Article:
Sunday, June 14, 2015

Gilgamesh -- David Ferry (trans.)

Tablet X


The old man spoke and said to Gilgamesh:
"Your face is bitten by hunger or by sorrow.

Why do you look like one who has undergone
a terrible journey? Why do you look like one

who grieves? Why do you wear the skin of a beast?
Why is it that you roam the wilderness?"

And Gilgamesh spoke to the old man and said:
"I look like one whose grief lives in his heart,

Because of the death of Enkidu the companion.
Together we made the journey across the mountains

through the dangerous passes to the Cedar Forest;
he told me how the dreams were fortunate;

together we made the festal gate of cedar.
We fought the Bull of Heaven together and killed him,

and after we killed the Bull sat down and rested.
Two brothers, we washed our hands in the calm waters.

Enkidu, the companion, whom I loved,
who went together with me on the journey

no one has ever undergone before,
now Enkidu has undergone the fate

the high gods have established for mankind.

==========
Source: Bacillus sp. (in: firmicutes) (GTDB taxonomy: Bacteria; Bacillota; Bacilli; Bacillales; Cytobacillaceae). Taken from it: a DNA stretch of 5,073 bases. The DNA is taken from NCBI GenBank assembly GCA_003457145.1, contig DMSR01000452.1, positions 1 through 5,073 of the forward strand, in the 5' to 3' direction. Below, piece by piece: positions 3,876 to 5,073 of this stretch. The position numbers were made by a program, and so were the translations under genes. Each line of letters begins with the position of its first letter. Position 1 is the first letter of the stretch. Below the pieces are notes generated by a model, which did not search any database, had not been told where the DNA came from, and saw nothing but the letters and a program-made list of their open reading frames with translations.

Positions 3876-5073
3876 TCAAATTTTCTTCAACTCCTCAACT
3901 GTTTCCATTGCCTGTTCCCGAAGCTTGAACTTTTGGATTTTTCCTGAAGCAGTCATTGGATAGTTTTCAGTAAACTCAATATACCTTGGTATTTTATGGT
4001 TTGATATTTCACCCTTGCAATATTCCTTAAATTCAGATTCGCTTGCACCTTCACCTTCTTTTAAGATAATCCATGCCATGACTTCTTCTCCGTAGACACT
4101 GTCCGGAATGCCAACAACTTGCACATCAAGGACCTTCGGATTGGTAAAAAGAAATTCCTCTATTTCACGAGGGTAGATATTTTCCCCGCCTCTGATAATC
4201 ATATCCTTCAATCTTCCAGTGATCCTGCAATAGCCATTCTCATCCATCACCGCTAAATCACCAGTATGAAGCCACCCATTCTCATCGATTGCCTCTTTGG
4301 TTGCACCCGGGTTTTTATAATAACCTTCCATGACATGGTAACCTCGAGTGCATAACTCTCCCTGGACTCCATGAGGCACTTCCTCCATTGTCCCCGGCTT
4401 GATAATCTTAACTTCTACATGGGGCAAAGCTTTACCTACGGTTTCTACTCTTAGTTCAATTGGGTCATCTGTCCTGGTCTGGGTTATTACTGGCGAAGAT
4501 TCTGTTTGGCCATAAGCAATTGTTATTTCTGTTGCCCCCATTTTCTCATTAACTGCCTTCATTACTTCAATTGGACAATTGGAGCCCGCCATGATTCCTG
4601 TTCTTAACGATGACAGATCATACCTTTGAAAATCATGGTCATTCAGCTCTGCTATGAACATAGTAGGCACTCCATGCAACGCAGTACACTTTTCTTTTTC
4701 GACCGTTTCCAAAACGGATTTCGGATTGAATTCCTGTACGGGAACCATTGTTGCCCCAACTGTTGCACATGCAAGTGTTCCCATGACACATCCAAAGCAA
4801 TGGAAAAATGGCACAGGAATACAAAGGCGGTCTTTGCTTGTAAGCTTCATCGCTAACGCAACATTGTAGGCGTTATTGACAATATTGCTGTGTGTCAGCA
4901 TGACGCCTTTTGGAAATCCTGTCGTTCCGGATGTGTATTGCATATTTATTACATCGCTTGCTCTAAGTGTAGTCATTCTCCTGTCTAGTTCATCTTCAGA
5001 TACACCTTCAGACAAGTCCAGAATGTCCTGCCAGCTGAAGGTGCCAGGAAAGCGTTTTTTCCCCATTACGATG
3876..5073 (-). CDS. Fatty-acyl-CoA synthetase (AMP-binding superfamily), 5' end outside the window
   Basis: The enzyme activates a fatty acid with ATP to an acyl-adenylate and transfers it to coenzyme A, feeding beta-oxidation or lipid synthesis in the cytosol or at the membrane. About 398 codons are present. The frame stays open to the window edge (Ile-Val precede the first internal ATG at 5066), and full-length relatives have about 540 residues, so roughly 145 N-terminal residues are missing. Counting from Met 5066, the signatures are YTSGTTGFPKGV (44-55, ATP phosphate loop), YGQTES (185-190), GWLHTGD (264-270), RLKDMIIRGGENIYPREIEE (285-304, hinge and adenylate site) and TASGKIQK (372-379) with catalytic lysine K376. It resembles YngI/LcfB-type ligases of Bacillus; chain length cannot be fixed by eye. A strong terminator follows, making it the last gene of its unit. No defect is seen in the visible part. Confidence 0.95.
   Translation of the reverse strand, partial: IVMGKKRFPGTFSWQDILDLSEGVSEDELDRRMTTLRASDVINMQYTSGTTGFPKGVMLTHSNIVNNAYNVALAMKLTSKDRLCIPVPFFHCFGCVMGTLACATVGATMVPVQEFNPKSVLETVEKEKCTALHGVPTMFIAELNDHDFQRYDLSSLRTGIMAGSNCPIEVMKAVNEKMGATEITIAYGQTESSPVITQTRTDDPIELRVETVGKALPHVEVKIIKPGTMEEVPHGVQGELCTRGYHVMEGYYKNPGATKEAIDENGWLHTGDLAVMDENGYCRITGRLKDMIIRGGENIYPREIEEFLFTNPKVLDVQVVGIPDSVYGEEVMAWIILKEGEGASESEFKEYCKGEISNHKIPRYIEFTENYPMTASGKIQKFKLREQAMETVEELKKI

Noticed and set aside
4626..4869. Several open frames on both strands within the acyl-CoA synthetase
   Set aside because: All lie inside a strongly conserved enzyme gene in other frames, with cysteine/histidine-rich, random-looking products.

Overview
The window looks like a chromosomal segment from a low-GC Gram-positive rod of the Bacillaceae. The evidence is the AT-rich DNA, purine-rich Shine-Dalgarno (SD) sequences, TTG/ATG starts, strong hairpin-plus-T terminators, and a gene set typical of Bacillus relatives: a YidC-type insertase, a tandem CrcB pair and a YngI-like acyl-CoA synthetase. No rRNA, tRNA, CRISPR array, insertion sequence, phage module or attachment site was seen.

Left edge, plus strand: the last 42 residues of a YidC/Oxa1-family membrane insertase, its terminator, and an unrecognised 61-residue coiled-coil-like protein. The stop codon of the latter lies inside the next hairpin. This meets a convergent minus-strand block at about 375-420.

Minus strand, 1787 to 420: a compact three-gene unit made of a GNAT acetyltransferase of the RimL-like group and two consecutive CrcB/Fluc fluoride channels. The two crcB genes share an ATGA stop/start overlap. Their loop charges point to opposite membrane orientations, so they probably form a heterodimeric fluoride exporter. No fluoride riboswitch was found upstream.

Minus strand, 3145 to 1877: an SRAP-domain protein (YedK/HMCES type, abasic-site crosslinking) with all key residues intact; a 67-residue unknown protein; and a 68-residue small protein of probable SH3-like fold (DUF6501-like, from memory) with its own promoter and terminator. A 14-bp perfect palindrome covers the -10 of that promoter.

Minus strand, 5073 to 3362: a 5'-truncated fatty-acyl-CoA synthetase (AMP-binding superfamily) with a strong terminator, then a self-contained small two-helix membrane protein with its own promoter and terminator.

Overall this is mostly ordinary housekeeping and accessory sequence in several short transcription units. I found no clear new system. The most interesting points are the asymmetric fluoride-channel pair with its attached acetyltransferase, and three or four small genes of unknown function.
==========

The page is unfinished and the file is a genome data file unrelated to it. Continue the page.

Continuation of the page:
I saw the worm drop out of Enkidu's nose.

Must I die too? Must I too be like that?
I wandered the desert seeking Utnapishtim,

he who is called by men the Faraway;
I lived on the flesh of beasts I hunted down,

lions, and tigers, the bear, the hyena, the panther;
I wore the skins of beasts I had hunted down.

There was no sleep for me in the deserts or mountains.
The tavern keeper shut her door against me.

I lay in the dirt as if I were a beast."
The old man spoke and said to Gilgamesh:

"You who were born the son of a goddess mother,
why do you grieve because of a mortal father?

How long does a building stand before it falls?
How long does a contract last? How long will brothers

share the inheritance before they quarrel?
How long does hatred, for that matter, last?

Time after time the river has risen and flooded.
The insect leaves the cocoon to live but a minute.

How long is the eye able to look at the sun?
From the very beginning nothing at all has lasted.

See how the dead and the sleeping resemble each other.
Seen together, they are the image of death.

The simple man and the ruler resemble each other.
The face of the one will darken like that of the other.

The Annunaki gathered in assembly;
Mammetum, Mother Goddess, she was with them.

There they established that there is life and death.
The day of death is set, though not made known."

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